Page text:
The FBI performed potentially millions of searches of electronic data last year without a warrant, U.S. intelligence officials said, a revelation likely to stoke concerns in Congress about government surveillance and privacy. An annual report published Friday by the Office of the Director of National Intelligence disclosed that the FBI conducted as many as 3.4 million searches of U.S. data that had been previously collected by the National Security Agency, reports the Wall Street Journal. Biden administration officials said the actual number of searches is likely far lower. It couldn’t be learned from the report how many Americans’ data was examined by the FBI.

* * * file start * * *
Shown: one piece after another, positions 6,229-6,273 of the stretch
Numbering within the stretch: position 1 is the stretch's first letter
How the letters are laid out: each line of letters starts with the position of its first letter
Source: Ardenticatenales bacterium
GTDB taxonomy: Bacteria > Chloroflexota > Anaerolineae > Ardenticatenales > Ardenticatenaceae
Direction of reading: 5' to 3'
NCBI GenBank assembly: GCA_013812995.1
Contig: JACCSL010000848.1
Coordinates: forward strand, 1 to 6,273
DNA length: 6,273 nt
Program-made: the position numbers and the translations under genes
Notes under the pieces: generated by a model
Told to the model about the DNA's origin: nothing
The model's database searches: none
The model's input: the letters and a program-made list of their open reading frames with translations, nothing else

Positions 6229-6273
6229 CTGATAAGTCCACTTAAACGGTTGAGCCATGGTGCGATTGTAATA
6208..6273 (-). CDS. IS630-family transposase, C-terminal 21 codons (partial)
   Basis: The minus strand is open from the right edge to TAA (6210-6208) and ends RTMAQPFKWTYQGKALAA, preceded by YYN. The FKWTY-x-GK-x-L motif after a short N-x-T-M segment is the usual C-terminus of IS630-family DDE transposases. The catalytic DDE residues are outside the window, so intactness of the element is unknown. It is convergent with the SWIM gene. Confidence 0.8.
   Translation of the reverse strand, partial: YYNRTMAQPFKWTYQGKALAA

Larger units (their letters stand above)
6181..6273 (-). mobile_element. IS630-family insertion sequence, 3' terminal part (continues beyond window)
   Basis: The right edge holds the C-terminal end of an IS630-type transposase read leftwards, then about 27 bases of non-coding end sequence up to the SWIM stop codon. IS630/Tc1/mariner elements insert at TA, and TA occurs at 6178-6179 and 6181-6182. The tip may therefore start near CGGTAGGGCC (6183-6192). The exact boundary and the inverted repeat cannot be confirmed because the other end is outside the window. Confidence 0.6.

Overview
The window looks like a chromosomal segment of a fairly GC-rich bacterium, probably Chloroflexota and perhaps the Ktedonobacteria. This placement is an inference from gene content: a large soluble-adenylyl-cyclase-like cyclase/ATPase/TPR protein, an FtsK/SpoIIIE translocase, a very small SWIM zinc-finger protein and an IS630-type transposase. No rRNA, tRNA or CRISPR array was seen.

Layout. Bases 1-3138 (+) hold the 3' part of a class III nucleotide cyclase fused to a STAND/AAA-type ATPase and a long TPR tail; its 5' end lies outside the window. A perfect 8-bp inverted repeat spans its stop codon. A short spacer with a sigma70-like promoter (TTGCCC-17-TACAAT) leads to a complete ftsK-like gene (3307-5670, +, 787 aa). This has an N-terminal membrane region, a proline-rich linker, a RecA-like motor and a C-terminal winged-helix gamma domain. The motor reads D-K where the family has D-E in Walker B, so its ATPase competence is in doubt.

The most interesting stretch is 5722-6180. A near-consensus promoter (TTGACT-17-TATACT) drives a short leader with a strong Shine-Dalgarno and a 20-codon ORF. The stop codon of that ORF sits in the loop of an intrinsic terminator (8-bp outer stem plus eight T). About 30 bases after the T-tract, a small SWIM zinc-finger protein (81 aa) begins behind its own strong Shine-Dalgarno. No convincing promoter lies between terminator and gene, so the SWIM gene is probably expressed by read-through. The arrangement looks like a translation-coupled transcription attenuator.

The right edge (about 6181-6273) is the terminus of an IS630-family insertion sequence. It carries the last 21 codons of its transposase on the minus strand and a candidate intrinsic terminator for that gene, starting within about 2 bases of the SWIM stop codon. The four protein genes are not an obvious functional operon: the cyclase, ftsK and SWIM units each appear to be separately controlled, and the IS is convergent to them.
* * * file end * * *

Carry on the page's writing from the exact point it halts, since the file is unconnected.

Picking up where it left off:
The report doesn’t allege the FBI was routinely searching American data improperly or illegally. The disclosure marks the first time a U.S. intelligence agency has published an accounting of the FBI’s grabs of American data through a section of the Foreign Intelligence Surveillance Act, the 1978 law that governs some foreign intelligence gathering. The FISA Section 702, which authorizes the FBI’s activity, is due to expire next year. Judges have reprimanded the bureau for failing to comply with privacy rules. Officials said the FBI’s searches were vital to protect the U.S. from national-security threats. More than half of the reported searches—nearly two million—were related to an investigation into a national-security threat involving attempts by alleged Russian hackers to break into critical infrastructure in the U.S.